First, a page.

I think the Olympics also got this team excited about gymnastics again. These girls train 20-30 hours a week; this sport is their life. To see other athletes they have either trained with or competed against become so successful really inspires them to get back into the gym and get excited about gymnastics. You have shared these athletes’ joys and heartaches. We’re bringing a whole new motivation into the gym this fall because of these Games.
What was your favorite Olympic moment of the last two weeks?
Watching the floor exercise during the team final. Team USA just had to stay on its feet to win the Gold. I loved seeing the gymnasts so happy as their dreams culminated at that exact moment. As a coach, that’s always the most exciting time – watching your athletes reach their goals.
That’s an experience a lot of people don’t get to see. Seeing them all cry and hug – that was my favorite moment. They were all just so happy. I hope they remember that moment for the rest of their lives!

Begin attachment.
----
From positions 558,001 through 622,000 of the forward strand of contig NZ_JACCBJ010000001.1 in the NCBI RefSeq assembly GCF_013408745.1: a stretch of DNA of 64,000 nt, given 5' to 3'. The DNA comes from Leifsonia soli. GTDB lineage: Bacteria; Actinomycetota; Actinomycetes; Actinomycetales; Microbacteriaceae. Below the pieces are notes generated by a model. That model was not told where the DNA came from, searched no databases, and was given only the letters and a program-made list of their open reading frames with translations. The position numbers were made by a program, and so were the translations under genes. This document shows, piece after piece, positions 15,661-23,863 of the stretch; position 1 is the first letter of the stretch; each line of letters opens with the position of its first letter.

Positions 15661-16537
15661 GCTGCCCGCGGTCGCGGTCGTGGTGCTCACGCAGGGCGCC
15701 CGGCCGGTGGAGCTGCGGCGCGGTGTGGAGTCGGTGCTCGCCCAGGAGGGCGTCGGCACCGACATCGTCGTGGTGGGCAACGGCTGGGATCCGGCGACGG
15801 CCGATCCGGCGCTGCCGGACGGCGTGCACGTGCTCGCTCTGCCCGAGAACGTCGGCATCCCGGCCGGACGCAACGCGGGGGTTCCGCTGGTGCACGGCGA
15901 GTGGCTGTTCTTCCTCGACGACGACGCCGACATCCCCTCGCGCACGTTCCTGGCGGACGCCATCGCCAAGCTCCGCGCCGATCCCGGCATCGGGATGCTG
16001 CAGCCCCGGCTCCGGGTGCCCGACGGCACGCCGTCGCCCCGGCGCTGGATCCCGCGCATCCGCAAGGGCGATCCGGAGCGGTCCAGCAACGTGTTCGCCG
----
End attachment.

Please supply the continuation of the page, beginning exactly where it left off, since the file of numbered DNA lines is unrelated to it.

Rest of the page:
Are you anxious for Mountaineer fans to carry their excitement for Olympic gymnastics over to WVU gymnastics?
Absolutely. I hope it’s an eye-opener for fans that don’t follow this team on an every-day basis. Hopefully they realize that this is a sport they have right in their own backyard and that they have the opportunity to enjoy a gymnastics meet in Morgantown at least five times every year. Even though the Olympics is a totally different setting, I feel like this squad is still a really exciting team to follow. I hope that the excitement around the sport carries over into our season.
I hope that the Mountaineer fans come out to the WVU Coliseum in 2013 to cheer us on, just as they were cheering on Team USA at these Olympics. We put on a great show, and we thrive off of their support!
WVU Director of Athletics Oliver Luck is expected to announce the Mountaineers’ 2013 schedule within the next month.